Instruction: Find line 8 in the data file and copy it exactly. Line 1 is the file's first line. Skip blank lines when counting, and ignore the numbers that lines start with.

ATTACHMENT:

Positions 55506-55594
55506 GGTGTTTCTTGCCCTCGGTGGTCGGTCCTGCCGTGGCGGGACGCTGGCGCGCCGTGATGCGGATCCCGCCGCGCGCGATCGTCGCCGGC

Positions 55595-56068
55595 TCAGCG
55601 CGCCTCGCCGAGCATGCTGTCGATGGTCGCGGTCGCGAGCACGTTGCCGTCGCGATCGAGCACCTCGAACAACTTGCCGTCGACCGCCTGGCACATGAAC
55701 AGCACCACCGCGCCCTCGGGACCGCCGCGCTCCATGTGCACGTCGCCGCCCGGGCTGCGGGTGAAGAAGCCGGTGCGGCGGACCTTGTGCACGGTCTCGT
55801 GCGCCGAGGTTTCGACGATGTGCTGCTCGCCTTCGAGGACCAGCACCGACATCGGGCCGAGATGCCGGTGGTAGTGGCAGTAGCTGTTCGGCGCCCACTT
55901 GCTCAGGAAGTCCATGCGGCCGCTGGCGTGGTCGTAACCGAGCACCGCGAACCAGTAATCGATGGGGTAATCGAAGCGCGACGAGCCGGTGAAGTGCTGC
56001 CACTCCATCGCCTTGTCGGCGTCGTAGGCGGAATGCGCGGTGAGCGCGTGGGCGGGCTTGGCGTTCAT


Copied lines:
55901 GCTCAGGAAGTCCATGCGGCCGCTGGCGTGGTCGTAACCGAGCACCGCGAACCAGTAATCGATGGGGTAATCGAAGCGCGACGAGCCGGTGAAGTGCTGC